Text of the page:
Review | Lonesome Town by Tom Mendicino

Lonesome Town

 

Title: Lonesome Town
Author: Tom Mendicino
Genre: 
Publishing date: 24th November, 2015
Published by: Lyrical Press
Pages: 100

My Rating: 3/5 stars  

 

*ARC received from the author/publisher via NetGalley in exchange for an honest review*


Synopsis:

Charlie Beresford and Kevin “KC” Conroy came of age in Tom Mendicino’s KC, At Bat and Travelin’ Man. Now they’re struggling with the realities of adulthood, in this powerfully honest story of unlikely friendship and enduring love.

At twenty-two, Charlie Beresford has a Dartmouth degree, an entry-level radio job, and a hunch that he’s already made one of the biggest mistakes of his life. It’s no wonder his old high-school crush, KC Conroy, is wary when they encounter each other again. Five years ago, Charlie callously discarded him after they shared an intense adolescent affair.

This KC is wiser and more worldly than the aspiring baseball star Charlie used to idolize. Back then, fame and success seemed a given. Now KC is chasing his last chance to make it as a pro, playing with an independent minor league team. But Charlie has changed too. Time and distance have taught him what’s worth fighting for, even when the odds are long—and that the only thing worse than striking out might be never taking a chance at all.


My Take:

Oops, this is the third and last book in the trilogy, didn’t know that. :/ 😛

I still had no problem following up the story. I liked the writing, I liked the time interval jumps, and I liked the character development. Although everything about them was a little vague it might be because I haven’t read the first two books so obviously I can’t say much about the character development but from what I gathered in this book, both the leads matured beautifully.

I like it when the writing juggles between time intervals, there’s not a chance to get bored with a time of the story because there’s another to the rescue and as a reader it feels like participating in the story by piecing different pieces of the story together. It gives me the feel of reading multiple books at a time.

I needed more of KC and Charlie’s relationship. I think the characters aren’t implored to their full strength. From the beginning itself there are a lot of characters to keep track of, all the baseball talk just went above my head. Not a sports fan, so might be that.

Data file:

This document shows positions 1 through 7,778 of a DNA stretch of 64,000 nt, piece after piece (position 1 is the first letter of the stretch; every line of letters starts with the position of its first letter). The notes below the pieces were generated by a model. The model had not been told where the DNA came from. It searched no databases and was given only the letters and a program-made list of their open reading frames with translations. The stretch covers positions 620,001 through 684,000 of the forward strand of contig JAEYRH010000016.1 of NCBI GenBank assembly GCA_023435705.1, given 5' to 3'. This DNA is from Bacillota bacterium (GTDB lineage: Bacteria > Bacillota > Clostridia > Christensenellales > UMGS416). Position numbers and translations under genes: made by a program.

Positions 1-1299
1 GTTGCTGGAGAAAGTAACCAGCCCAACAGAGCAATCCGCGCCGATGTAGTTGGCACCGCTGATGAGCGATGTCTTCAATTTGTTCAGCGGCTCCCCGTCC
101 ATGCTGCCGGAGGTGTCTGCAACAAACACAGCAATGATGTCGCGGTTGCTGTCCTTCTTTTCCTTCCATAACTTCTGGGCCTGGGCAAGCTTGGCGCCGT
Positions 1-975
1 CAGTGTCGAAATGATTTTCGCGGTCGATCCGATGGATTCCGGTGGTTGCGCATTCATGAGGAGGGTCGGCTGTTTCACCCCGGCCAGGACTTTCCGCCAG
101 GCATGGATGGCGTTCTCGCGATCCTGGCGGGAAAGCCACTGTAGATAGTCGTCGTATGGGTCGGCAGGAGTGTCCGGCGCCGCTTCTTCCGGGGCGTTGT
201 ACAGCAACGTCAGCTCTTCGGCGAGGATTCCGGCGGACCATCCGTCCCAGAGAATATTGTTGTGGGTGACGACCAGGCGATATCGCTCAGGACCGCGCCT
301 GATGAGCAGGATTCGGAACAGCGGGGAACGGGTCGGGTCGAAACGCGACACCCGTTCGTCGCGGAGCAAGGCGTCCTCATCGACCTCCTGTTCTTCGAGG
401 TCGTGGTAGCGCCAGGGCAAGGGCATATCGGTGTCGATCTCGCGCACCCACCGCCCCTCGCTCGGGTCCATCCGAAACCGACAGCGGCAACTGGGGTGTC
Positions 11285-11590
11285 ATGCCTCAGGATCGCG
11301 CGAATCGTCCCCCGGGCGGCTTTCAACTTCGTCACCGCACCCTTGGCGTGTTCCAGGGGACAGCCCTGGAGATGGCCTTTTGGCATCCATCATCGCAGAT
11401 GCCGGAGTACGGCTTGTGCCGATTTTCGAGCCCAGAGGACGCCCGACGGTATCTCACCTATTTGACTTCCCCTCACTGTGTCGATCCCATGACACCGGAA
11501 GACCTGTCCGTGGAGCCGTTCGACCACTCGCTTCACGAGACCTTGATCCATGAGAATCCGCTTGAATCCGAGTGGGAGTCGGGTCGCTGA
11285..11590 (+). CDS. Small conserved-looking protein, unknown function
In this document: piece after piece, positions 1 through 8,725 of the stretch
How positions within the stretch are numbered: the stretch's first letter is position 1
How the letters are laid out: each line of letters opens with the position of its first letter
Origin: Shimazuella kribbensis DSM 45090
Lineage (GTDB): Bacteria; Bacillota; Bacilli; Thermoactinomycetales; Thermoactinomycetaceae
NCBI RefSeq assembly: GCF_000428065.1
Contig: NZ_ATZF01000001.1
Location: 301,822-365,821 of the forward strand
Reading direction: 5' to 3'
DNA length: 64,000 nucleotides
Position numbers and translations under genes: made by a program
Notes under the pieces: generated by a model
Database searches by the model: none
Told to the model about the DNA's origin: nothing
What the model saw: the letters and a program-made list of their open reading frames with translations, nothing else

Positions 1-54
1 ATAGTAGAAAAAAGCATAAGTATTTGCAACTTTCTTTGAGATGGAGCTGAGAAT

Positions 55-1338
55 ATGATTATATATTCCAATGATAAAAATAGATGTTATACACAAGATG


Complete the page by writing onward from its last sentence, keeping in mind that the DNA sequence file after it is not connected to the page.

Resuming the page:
Charlie isn’t exactly that likable but he is okay and their relationship would have been more likable if it was given more time. I felt there was lot of things happening that not one thing could be felt connecting. The situations were all over the place making it really effort-taking to keep a hold of what was happening to whom and who was whom.


Why would I pick it up?

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To understand it better, maybe. 😛

 

Review | Medieval Diggers and Dump Trucks by Riley Weber

Medieval Diggers and Dump Trucks

Title: Medieval Diggers and Dump Trucks
Author: Riley Weber
Genre: Children’s Fiction, Picture Book
Publishing date: 24th July, 2014
Published by: Riley Weber
Pages: 33

My Rating: 3/5 stars  

 

 


Synopsis:

Medieval Diggers and Dump Trucks.


My Take:

This is a book about a King who wants to build a moat around his castle. He wants it so much that he invents or builds a excavator/ digger and a dump truck out of wood.

Now, kids aren’t going to think about why any metal wasn’t used. It might be the fact that metals weren’t that known in the time. This story just tells us about a King who wanted a moat and built big machines and equipments to build a moat.

The people of the kingdom are very proud of what their King has achieved and the King is happy with the moat. All well and happy in the kingdom.

How the wooden machines work is not told but then again it’s a children’s book. Good for a fun read, not much to learn though.


Why would I pick it up?

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For a quick read.

Review | The Night Before Christmas by Clement C. Moore

The Night Before Christmas: The Classic Account of the Visit from St. Nicholas

 

Title: The Night Before Christmas
Author: Clement C. Moore
Genre: Classic, Children’s Fiction
Publishing date: 16th December, 2014 (first published 1823)
Published by: Simon & Schuster
Pages: 9

My Rating: 3/5 stars  

 


Synopsis:

Once upon a time, children imagined St. Nicholas as a stern, skinny bishop who was as likely to dole out discipline as Christmas presents. But thanks to the anonymous publication of the poem “Account of a Visit from St. Nicholas” in the TROY SENTINAL in 1823, a plumper, merrier St. Nick was born, transformed into the sleigh-riding, chimney-diving, jolly old elf we now call Santa Claus.


My Take: